Owning:  In this final phase of stroke recovery, the survivor has achieved positive adaptation to the stroke event and aftermath. The survivor has accomplished the needed grief work over the losses resulting from the stroke. He/she has realized that the effects may not go away and has made positive adjustments to his/her life in order to go on. Survivors in this phase have blended their old life with the new life after stroke and feel better about their quality of life. While they still may revisit the emotions of the prior phases at times, they have accepted life as a survivor of stroke and made good adjustments to any changes that resulted. They feel that they have a more positive outlook on life. At this point, survivors can use their experience to help others cope with life after stroke.

For more information about stroke recovery, visit www.seniorcarecentral.net and view Dr. Mauk’s model for stroke recovery.

By |2019-04-03T11:59:14-05:00April 3rd, 2019|Dr. Mauk's Boomer Blog, News Posts|Comments Off on The 6-Step Process of Stroke Recovery

Simple ways to make a bathroom fall proof

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The NIH Senior Health reports that one in three people over the age of 65 experience a fall each year. Because of the non-porous, easy clean surfaces, more than 80% of these falls happen in the bathroom. The proper equipment will help to keep everyone safer. Be sure to check your loved one’s for the following:

Grab Bars. One of the simplest solutions to preventing bathroom falls is to install grab bars. Choose bars that have a grip-like surface and contrast to the color of the shower, so they are easily visible. Anchor these bars to the studs behind the wall for the best support. Have your loved one step into the tub and show you where the best place to install a safety bar is located. Adding a grab bar next to the toilet is another simple way to prevent falls.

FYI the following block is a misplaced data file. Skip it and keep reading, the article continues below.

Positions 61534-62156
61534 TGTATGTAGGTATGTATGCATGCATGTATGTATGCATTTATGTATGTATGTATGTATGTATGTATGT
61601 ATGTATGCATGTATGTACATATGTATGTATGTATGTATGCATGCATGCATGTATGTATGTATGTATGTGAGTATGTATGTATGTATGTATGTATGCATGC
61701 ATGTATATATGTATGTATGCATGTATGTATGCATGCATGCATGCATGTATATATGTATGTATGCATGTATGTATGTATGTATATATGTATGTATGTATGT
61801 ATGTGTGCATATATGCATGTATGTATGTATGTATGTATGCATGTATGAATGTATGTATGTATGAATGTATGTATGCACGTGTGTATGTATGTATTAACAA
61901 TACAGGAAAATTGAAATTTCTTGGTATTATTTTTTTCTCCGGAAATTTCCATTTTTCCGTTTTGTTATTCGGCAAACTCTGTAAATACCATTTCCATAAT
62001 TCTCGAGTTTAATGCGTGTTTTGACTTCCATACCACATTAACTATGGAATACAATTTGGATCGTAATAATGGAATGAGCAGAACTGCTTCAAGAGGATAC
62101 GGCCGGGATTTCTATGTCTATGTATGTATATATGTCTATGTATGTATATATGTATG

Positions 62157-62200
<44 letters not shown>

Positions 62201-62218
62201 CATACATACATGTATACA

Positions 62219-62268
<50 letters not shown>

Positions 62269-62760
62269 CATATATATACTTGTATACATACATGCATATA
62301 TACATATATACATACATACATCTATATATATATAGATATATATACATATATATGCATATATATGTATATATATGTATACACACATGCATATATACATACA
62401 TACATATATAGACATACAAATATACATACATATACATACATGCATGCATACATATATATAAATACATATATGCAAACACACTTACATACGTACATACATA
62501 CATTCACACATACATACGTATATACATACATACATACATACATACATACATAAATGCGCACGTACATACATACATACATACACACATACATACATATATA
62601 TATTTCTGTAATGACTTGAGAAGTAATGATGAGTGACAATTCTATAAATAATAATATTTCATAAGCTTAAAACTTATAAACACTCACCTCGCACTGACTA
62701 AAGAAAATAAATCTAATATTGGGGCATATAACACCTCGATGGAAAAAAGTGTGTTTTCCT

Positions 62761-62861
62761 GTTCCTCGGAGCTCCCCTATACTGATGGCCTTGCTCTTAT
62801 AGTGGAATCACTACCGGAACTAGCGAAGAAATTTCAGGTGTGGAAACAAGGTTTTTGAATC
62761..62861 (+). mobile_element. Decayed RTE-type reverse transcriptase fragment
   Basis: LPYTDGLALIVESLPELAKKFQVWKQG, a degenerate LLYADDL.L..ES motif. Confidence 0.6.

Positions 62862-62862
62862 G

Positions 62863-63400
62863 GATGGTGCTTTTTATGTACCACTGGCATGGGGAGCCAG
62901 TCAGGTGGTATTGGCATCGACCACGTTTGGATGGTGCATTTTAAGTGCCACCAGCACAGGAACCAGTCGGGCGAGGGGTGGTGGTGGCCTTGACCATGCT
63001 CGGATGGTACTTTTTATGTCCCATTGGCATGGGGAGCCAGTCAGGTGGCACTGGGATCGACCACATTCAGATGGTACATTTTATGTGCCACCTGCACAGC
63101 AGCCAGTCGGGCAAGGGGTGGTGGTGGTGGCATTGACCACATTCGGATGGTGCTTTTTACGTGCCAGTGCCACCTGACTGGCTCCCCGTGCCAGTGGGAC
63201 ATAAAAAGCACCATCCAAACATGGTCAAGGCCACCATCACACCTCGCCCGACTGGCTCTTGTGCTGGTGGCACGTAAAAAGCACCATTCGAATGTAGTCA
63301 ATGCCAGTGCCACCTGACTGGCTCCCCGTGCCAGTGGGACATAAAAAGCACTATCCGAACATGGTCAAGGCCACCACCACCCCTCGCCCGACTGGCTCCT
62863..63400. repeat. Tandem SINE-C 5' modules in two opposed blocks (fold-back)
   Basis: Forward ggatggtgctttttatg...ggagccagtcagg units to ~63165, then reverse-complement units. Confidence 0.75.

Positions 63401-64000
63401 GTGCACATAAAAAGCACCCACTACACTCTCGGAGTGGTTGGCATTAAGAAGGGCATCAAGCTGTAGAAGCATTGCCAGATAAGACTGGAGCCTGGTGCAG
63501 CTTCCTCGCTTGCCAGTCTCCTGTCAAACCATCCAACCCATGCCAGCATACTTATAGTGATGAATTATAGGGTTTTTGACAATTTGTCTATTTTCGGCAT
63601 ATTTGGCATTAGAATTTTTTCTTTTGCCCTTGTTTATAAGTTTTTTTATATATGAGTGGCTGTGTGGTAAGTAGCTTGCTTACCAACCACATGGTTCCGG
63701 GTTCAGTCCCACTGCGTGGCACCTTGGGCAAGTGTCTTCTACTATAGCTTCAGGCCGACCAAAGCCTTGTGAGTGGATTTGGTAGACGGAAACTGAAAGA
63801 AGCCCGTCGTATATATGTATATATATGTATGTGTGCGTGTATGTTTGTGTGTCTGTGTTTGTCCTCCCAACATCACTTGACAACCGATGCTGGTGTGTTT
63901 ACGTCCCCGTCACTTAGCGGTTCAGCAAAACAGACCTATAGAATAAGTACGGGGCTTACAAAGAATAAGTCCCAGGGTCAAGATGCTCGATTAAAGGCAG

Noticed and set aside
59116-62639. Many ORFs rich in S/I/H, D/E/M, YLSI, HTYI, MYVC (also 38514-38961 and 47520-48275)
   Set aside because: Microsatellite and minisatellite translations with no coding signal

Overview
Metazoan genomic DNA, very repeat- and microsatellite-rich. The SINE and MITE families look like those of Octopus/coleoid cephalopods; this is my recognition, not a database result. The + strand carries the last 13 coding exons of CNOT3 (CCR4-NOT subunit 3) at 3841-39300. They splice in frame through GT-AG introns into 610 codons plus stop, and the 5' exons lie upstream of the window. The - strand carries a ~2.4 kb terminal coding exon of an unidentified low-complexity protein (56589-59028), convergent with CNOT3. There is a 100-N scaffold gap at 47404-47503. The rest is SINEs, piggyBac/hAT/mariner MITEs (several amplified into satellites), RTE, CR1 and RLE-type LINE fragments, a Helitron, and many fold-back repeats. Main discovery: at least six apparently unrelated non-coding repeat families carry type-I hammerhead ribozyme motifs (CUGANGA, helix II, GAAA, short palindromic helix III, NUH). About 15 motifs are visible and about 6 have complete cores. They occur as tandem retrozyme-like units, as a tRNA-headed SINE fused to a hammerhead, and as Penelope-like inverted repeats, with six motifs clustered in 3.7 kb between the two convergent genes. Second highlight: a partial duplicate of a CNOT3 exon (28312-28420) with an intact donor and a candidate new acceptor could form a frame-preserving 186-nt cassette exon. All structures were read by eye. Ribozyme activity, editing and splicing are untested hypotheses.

Non-Skid Surfaces. Placing a non-skid floor mat in front of the shower and sink soaks up excess water and prevents slips. Adding a non-skid shower mat to the bathtub will prevent your loved one from sliding on the slippery tub surface when bathing. For additional safety, place non-skid adhesive strips around the sink and vanity area.

Raised Toilet Seat. Adding a raised toilet seat prevents your loved one from losing her balance and falling while trying to sit on the toilet or get up. It is also helpful for those who are losing strength.

Lighting. Many seniors lose depth perception, having brighter lighting will help your senior to judge distances better, such as stepping into the bathtub. Adding motion lights on the path to the bathroom, as well as in the bathroom, will help your loved one to see where she is walking. Having plenty of lighting will help your loved one to locate toiletry items quicker and easier as well.

Declutter. Because many older people end up needing to use a walker or cane, it is important to make sure walking paths are clean and clutter-free. It is important to keep items such as towels off the floor and out of the way as much as possible. The less items your loved one can get hooked on, the safer the home will be.

Preventing a fall from happening is ideal. However, there are times when accidents happen. Consider getting your loved one a medical alert system as an additional layer of safety. The best systems offer waterproof pendants, so they can be worn while bathing. If your loved one does fall, she can press the button and get help immediately, which may save her life.

By |2019-03-31T19:49:13-05:00April 3rd, 2019|Dr. Mauk's Boomer Blog, News Posts|Comments Off on Simple ways to make a bathroom fall proof